The Turkish government's hopes for a victory in this weekend's closely fought referendum on changes to the constitution are being strengthened by an economic performance that in the first six months was possibly second only to China, after expansion of nearly 12% in the first quarter.
While the changes being voted on are not directly related to the economy, a strong recovery from the global recession and higher industrial production have helped to put more money into voters' wallets and put something of a break on the sliding popularity of Prime Minister Recep Tayyip Erdogan.
Erdogan, whose standing has slipped over the past three years, has campaigned hard for the constitutional reforms, which if they fail to go through would indicate a rebound in strength of the country's old elite. It would also spell trouble for the government in parliamentary elections to be held by next summer.
Modifications to the constitution would make the military more accountable to civilian courts and give parliament more power to appoint judges. Other amendments would grant civil servants the right to conclude collective agreements and go on strike and would lift immunity from prosecution for the leaders of the military takeover in 1980.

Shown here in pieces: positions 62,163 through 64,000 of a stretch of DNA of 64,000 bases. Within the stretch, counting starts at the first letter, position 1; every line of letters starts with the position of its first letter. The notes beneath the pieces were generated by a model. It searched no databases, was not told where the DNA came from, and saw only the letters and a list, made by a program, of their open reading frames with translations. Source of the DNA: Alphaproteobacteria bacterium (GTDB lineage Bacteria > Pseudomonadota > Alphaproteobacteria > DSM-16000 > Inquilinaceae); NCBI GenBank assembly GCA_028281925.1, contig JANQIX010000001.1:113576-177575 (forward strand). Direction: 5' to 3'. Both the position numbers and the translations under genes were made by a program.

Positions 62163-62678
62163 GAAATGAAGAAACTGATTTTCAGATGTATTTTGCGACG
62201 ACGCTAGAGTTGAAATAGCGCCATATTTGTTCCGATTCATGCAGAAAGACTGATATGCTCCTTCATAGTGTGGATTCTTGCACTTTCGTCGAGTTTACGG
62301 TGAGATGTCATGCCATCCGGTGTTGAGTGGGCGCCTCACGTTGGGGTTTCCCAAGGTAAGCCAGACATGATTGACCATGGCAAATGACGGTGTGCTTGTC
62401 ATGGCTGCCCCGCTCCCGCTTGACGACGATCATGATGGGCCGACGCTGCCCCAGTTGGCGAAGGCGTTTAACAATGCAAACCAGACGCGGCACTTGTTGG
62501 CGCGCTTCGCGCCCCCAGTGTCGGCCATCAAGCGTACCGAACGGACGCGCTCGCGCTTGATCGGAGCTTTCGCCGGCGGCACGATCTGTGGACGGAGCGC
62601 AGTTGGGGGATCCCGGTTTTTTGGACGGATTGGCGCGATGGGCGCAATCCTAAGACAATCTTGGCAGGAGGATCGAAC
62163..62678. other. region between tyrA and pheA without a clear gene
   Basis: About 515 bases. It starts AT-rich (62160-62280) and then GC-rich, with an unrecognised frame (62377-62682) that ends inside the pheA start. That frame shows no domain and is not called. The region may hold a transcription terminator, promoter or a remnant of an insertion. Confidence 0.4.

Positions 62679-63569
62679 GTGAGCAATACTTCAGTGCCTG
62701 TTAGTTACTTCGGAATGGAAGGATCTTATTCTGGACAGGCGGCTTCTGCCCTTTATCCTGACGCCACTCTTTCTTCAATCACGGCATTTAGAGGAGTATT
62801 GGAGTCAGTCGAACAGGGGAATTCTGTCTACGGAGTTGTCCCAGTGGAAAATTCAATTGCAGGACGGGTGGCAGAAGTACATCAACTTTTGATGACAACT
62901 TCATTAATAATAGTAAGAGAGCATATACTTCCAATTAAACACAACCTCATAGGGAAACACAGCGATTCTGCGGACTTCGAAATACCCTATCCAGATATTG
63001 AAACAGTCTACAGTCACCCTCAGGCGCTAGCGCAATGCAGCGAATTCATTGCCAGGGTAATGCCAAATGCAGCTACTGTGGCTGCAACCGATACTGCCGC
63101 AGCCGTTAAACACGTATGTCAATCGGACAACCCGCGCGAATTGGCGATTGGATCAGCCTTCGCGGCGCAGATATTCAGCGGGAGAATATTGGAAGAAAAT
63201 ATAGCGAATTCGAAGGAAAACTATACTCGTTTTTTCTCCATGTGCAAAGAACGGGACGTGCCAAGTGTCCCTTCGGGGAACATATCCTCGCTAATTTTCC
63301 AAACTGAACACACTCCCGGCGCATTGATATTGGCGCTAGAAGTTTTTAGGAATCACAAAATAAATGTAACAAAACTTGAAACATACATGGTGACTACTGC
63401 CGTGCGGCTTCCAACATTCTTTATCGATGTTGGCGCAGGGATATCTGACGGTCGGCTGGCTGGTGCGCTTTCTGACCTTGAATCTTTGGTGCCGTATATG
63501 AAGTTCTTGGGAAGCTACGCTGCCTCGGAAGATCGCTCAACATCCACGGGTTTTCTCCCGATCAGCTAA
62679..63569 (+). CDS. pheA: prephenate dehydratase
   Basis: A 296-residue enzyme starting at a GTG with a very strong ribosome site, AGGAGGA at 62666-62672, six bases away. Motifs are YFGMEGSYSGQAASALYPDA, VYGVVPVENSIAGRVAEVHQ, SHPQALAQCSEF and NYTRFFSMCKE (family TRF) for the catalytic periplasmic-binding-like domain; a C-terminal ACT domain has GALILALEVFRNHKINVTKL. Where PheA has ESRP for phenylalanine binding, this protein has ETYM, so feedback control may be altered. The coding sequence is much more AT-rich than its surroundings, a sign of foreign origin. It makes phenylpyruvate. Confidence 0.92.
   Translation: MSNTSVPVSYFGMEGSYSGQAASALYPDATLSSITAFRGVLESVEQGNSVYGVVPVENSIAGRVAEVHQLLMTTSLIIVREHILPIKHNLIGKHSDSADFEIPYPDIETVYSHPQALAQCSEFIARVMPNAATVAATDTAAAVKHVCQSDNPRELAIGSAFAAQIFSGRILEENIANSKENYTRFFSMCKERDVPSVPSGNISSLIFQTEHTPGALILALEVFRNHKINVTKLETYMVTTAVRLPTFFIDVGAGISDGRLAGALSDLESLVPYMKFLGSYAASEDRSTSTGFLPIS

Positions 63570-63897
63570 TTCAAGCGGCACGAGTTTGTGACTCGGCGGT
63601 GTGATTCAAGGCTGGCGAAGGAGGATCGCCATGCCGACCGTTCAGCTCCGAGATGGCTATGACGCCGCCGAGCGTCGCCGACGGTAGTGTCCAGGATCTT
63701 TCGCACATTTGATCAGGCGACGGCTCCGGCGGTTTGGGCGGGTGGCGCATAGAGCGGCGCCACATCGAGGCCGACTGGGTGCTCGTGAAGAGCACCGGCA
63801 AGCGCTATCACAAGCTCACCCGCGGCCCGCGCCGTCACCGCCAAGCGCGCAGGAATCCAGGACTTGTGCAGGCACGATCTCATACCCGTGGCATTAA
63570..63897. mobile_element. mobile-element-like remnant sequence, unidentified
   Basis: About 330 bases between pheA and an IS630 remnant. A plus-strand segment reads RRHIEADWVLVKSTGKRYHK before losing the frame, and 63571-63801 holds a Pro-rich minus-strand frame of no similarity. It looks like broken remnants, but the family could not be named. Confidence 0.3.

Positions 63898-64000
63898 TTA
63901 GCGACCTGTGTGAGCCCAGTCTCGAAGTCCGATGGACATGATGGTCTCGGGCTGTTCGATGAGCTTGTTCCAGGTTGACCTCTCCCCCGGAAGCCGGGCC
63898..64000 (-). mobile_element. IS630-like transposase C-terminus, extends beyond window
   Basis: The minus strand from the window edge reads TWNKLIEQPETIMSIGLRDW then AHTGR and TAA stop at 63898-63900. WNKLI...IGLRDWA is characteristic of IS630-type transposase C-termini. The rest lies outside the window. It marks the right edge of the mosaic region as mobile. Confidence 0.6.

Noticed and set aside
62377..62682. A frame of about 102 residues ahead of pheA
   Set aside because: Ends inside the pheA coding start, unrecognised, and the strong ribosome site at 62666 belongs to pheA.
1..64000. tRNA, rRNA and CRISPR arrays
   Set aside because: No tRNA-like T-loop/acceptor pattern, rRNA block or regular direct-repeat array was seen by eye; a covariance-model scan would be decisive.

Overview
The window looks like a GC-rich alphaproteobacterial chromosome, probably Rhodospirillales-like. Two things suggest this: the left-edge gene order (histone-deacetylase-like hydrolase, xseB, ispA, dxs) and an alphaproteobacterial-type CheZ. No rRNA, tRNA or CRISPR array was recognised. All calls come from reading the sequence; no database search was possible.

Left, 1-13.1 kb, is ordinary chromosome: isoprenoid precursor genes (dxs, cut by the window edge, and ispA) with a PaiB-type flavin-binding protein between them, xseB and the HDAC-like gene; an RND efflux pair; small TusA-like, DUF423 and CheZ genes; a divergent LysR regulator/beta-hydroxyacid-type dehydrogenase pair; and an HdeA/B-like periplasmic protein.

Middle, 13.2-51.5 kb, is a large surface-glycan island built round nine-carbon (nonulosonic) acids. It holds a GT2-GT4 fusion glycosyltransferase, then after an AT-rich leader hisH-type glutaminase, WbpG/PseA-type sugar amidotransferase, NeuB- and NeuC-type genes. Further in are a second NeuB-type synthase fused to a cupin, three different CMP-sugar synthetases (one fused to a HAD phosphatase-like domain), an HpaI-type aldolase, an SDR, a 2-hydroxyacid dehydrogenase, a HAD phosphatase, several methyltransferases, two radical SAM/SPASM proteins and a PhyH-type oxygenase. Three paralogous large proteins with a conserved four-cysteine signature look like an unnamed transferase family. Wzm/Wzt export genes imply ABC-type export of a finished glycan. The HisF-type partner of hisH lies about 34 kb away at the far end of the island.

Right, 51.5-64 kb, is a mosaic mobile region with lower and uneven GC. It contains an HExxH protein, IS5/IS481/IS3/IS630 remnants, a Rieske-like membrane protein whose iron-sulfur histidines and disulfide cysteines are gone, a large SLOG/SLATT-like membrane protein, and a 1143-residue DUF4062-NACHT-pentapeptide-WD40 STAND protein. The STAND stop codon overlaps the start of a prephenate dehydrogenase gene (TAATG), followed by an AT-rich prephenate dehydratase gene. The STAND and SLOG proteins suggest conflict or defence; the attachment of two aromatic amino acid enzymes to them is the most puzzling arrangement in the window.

About 52% of Turks still believe Erdogan is having a good impact on the country, while 43% say he is having a negative impact, according to an annual survey by the US-based Pew Research Center carried out this year and released on Tuesday, Turkish newspaper Today's Zaman reported. In 2007, 63% of respondents described his impact as positive and 33% as negative, the report said.
Economic growth is expected to moderate during the second half and into next year because the first three months of 2009 were especially poor for Turkey, as for most other countries, and the so-called "base effect" is a statistical artifact that is beginning to wear off. The country's sovereign credit rating, which has risen since the beginning of 2010, making borrowing less expensive, is unlikely to change.